⚖️ The town council of Casselman violated provincial rules around open public meetings by holding at least one — and likely other meeting — secret online council meeting in 2001. Councillors held the meetings and made sure neither the public nor staff were informed they were taking place to discuss town business. [Ottawa Citizen]

❄️ A new warming centre opened up in Pembroke, the only shelter in the Ottawa Valley. The converted trailer has heating, reclining chairs, televisions, and hot meals for those in need. [CBC]

🪚 Algonquin College will launch a new program on building conservation at its Perth campus, where it hopes to teach students how to preserve and repair buildings. [Ottawa Citizen]


I think it’s fair to say at the Lookout, we like houses with some quirks. And this third level attic bedroom with a full three-piece bath is quirky. But we like it. Overall it’s got three bedrooms, four bathrooms, a fenced in backyard and a nice second-story patio. It’s also close to the Canal!

House of The Week is a home selected by the Lookout team and is not a paid advertisement. All ads are labelled as such. If you’re a realtor who wishes to feature your home in our newsletter, please contact our sales team. 


⚖️ Ottawa police Const. Goran Beric received a suspended sentence of 30 months of probation after being found guilty of assault and assault with a weapon. Beric stepped on a man’s neck for several minutes and hit him in the head with a baton, then filed a false report of what happened before it was revealed there was video evidence of the encounter. The Crown wanted a jail sentence of four to six months. [CBC]

💰 Infrequent meter checking, and poor estimates, mean many customers of Enbridge are getting huge catch-up bills from the company. Complaints to the provincial regular have doubled after the company was fined $250,000 for substandard billing practices. [CBC]

🚨 A Quebec coroner is recommending much stiffer penalties for dangerous driving after an inquest into the death of a cyclist killed by a driver going 50 km/h over the speed limit while driving with a suspended licence. [CBC]

🏢 The NCC bought the site of the former Chapters at the corner of Rideau and Sussex for more than $20 million, sources to CTV. The commission said it hopes to announce what will be done with the site in the coming weeks. [CTV]

⛽️ Carbon tax rebates were scheduled to go out this week. Most people will receive the rebates via direct deposit. [CBC]

🪙 Bye-bye discounts. Loblaws stores will no longer offer half-off deals on about-to-expire goods at its stores. [CTV]

🔍 After falling well short of its inspection goals of long-term care homes, the province announced a new 10-person investigations team, to make sure homes are operating up to code. [CBC]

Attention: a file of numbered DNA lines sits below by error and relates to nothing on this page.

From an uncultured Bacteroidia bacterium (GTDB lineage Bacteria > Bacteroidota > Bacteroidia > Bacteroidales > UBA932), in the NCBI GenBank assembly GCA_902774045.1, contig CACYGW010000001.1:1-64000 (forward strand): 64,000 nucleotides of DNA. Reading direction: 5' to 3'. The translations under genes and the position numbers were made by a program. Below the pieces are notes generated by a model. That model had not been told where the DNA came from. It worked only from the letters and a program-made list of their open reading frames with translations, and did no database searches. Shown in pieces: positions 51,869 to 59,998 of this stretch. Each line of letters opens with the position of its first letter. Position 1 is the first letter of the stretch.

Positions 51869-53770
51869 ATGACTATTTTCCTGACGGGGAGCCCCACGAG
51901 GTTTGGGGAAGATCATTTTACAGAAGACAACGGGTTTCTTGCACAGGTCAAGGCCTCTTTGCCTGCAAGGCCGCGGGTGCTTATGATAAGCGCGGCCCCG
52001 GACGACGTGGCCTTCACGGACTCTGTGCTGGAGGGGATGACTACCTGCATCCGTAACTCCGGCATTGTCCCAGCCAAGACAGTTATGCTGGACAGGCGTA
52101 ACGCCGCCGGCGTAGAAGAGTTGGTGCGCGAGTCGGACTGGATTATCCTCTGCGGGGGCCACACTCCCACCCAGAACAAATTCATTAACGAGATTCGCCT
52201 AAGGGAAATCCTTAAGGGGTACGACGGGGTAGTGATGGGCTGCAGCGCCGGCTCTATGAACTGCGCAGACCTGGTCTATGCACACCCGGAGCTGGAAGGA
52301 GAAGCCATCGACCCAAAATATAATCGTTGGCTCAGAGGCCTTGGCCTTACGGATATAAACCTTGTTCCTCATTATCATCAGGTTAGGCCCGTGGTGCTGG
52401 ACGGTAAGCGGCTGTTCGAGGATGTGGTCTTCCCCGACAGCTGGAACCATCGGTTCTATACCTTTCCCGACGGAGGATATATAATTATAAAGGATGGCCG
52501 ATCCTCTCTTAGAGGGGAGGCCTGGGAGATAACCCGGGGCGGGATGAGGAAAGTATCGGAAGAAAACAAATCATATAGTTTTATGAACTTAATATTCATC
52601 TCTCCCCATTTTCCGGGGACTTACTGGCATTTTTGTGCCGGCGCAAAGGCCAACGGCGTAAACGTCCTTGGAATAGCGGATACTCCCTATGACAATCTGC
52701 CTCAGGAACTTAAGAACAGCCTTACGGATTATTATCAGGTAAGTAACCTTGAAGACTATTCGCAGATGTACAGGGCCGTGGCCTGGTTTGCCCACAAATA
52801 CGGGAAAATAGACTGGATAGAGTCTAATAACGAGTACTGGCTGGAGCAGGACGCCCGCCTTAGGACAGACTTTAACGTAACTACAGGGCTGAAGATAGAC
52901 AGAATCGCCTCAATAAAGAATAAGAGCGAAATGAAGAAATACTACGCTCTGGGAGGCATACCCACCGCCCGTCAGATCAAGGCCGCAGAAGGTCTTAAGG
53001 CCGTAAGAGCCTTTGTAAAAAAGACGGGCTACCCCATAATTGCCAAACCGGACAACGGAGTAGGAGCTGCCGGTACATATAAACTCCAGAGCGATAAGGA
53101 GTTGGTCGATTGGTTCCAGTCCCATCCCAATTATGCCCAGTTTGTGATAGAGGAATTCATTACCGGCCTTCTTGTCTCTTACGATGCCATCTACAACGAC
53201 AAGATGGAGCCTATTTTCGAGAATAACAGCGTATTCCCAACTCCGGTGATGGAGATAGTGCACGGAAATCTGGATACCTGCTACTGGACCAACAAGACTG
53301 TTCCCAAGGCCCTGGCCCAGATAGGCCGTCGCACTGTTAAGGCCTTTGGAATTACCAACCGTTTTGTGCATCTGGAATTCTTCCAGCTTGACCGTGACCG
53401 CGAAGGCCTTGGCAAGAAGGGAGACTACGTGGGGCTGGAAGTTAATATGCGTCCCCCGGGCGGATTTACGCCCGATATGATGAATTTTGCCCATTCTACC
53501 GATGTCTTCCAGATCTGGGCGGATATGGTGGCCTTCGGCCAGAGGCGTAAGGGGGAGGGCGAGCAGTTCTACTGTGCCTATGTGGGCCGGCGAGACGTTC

• How are the sidewalks in your area? The Snow Moles are looking for volunteers to report on conditions in areas across the city. [Council on Aging]

  • The Sens were up 4-3 heading into the third period against the Avalanche. We stopped checking the score with more than four minutes left, when the Avs went up 7-4. [Twitter]

  • If you’re cold, they’re cold! Be careful with your pets in the cold weather this week. [CTV]

  • A state funeral will be held for former NDP leader Ed Broadbent in the city Jan 28. [Ottawa Citizen]

  • We love a good sunrise, don’t we folks? [Reddit]

  • NCC crews have been out flooding the Canal ice overnight, in hopes we might get some skating this year. [Twitter]

  • Want to have your announcement featured? Learn how here.


Is building homes in empty office towers the way to fix downtown?

What happened: Compared to other cities in the country, the return to office rate in the city is much lower. This has led to all sorts of difficulties — hello transit budget — but the vacant office space downtown offers both a problem, and an opportunity. 

The latest figures show the city’s commercial vacancy rate has dropped to 12.2 percent last quarter, according to a recent report by the real estate firm Colliers. That’s down about half a percentage point from the previous quarter. Downtown, the rate dropped about one percentage point to 11.2 percent.


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Because of a very tired newsletter editor, we ran the Ottawa Wordle again on Monday, without ever giving the answer. So, congrats to everyone who got it, the answer was SAVED, as in the person rescued from the ice in their car last week.

The Ottawa Quiz will return next Monday.